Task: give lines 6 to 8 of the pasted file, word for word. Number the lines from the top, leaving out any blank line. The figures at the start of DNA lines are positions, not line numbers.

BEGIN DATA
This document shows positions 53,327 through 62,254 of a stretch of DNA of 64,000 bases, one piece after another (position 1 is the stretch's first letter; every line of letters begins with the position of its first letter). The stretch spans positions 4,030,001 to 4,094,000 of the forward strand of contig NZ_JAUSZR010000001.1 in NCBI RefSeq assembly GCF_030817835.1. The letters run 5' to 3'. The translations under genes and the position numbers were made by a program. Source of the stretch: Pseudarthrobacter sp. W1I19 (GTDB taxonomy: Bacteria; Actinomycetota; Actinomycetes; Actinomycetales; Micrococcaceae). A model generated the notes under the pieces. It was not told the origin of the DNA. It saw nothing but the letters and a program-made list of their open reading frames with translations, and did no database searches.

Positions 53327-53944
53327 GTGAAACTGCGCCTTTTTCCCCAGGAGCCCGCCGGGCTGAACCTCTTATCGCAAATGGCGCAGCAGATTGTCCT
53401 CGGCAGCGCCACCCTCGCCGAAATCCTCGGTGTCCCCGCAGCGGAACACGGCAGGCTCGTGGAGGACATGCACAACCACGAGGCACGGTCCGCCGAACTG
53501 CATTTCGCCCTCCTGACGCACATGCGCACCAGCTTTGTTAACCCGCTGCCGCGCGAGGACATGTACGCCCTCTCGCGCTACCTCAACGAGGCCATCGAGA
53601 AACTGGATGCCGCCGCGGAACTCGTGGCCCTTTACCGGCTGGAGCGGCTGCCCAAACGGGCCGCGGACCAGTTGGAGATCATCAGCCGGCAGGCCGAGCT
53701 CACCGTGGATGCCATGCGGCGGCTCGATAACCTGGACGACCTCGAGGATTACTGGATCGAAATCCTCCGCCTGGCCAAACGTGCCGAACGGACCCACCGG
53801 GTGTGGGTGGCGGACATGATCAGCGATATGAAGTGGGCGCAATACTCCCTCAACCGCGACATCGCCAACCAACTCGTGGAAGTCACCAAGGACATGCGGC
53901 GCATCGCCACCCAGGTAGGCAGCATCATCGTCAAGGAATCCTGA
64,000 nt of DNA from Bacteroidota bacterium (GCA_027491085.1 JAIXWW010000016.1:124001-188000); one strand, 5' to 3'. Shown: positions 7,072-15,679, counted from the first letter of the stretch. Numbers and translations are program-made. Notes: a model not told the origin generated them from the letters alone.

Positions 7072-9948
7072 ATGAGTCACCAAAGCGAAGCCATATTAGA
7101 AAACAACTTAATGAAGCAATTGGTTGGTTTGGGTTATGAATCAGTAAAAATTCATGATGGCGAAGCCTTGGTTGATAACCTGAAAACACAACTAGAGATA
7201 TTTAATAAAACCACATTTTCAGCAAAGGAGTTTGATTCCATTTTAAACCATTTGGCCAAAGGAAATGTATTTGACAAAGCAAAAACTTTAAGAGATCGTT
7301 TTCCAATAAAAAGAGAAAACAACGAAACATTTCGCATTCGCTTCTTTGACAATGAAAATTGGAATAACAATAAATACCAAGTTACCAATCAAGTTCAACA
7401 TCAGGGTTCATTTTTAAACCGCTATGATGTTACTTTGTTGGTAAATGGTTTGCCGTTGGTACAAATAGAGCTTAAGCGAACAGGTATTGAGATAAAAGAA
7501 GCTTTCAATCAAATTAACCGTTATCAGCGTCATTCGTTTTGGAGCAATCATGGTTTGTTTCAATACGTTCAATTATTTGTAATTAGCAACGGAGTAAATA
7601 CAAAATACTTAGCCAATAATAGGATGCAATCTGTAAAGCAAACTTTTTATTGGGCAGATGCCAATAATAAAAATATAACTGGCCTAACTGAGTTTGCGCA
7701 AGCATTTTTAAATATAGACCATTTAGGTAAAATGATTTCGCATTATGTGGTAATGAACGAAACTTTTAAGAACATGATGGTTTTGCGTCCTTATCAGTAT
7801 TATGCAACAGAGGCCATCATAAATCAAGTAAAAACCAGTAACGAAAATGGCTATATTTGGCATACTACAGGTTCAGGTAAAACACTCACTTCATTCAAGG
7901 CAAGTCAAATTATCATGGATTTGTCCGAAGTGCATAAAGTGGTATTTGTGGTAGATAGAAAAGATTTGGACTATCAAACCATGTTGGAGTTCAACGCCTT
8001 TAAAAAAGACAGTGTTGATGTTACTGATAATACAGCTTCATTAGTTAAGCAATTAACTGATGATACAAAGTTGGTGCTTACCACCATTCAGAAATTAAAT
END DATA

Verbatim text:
53601 AACTGGATGCCGCCGCGGAACTCGTGGCCCTTTACCGGCTGGAGCGGCTGCCCAAACGGGCCGCGGACCAGTTGGAGATCATCAGCCGGCAGGCCGAGCT
53701 CACCGTGGATGCCATGCGGCGGCTCGATAACCTGGACGACCTCGAGGATTACTGGATCGAAATCCTCCGCCTGGCCAAACGTGCCGAACGGACCCACCGG
53801 GTGTGGGTGGCGGACATGATCAGCGATATGAAGTGGGCGCAATACTCCCTCAACCGCGACATCGCCAACCAACTCGTGGAAGTCACCAAGGACATGCGGC